Life in Iowa can be punishing. Many Iowans expend their lives sweating over soil and spilling the blood of livestock; they endure the hardships associated with a life inextricably bound to the ups and downs of nature. Today, those challenges and a shift in our nation’s economy have pushed the youth of rural communities to migrate to the metropolises of America. Those left in the wake of this out-migration continue their lives, seemingly unchanged from the generations that preceded them, and entombed in obscurity.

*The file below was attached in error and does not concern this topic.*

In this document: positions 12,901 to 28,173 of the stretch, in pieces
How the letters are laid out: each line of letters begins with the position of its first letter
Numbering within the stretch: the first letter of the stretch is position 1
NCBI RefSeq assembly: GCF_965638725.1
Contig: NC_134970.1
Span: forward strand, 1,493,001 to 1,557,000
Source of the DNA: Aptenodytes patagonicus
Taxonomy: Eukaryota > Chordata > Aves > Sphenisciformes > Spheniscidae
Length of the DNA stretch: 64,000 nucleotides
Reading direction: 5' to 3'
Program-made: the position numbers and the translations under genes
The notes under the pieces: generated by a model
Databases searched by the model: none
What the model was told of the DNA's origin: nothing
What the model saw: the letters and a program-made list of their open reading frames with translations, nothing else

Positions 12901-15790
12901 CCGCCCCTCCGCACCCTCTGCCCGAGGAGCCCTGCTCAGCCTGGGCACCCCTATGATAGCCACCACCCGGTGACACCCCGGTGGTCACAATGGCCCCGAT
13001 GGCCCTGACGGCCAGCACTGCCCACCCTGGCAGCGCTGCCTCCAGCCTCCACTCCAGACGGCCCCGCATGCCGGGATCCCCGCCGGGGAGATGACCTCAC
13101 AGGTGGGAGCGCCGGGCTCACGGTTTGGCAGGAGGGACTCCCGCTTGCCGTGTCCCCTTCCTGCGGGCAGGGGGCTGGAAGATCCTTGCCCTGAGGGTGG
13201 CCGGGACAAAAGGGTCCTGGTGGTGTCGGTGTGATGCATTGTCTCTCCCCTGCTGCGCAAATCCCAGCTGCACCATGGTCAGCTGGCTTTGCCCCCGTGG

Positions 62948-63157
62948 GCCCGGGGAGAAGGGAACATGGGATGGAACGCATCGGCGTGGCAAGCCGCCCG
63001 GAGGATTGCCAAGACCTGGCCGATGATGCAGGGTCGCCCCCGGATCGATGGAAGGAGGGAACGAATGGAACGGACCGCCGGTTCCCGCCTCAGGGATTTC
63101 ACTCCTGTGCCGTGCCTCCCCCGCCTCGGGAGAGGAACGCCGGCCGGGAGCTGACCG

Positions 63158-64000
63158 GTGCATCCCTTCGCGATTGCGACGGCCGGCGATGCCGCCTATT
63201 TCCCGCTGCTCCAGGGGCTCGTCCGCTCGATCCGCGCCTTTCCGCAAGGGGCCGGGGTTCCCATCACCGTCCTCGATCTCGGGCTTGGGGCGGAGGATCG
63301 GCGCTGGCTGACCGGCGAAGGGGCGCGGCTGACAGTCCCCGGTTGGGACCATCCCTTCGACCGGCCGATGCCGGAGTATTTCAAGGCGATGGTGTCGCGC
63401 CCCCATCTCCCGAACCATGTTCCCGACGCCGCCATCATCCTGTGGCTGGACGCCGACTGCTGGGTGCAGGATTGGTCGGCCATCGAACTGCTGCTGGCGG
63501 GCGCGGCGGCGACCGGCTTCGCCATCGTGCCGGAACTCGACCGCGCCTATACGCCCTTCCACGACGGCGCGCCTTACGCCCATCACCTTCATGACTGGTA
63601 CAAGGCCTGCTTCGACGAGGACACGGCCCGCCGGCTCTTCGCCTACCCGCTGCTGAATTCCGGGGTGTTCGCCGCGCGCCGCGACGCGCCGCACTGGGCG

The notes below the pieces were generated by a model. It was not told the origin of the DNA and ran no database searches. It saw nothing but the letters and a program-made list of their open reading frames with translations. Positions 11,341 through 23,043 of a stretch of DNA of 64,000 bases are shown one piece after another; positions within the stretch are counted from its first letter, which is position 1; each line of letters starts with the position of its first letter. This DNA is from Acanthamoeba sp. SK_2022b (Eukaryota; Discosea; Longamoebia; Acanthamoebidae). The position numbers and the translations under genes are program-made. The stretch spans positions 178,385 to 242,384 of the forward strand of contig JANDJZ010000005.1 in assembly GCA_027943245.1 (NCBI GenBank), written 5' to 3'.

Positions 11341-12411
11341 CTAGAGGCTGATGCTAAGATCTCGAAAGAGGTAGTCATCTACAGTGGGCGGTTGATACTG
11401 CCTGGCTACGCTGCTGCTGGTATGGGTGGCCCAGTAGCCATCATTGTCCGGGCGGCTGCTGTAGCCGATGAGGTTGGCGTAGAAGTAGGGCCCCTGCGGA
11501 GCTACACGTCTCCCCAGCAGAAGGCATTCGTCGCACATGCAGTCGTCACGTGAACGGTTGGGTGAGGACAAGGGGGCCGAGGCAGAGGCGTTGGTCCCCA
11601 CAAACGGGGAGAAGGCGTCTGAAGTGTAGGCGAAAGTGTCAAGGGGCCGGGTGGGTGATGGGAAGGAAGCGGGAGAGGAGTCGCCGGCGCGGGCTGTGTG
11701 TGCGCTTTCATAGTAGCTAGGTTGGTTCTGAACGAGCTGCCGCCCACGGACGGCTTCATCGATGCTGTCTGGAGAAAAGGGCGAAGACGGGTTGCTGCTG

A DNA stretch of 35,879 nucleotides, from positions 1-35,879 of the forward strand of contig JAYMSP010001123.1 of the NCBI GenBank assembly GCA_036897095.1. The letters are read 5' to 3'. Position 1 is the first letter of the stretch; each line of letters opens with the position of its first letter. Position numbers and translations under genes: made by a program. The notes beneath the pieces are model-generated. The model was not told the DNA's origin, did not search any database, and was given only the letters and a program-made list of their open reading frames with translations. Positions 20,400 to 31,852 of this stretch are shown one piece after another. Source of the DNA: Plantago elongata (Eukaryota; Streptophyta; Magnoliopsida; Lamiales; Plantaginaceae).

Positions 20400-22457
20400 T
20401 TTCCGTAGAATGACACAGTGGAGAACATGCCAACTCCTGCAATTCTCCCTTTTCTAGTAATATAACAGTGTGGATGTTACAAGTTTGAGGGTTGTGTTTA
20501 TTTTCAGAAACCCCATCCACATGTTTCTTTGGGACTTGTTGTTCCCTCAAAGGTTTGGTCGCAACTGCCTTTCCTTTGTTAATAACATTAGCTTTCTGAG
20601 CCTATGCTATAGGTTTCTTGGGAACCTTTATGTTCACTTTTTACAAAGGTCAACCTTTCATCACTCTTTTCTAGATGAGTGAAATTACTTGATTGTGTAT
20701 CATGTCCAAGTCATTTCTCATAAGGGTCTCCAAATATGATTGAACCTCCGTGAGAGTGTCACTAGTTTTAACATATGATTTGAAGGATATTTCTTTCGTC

The tension of contemporary rural life plays out here: the struggle of a family farm to continue, disenfranchised youth, the slaughterhouse, migrant labor, and the aged fading from Iowa’s mythical landscape. Through their stories we gain insight to a way of life that is disappearing, a culture that could be lost forever.
As “community” continues to be homogenized in zones of urban sprawl across the globe, we must consider all that we are losing—development should not come at the expense of more fragile communities.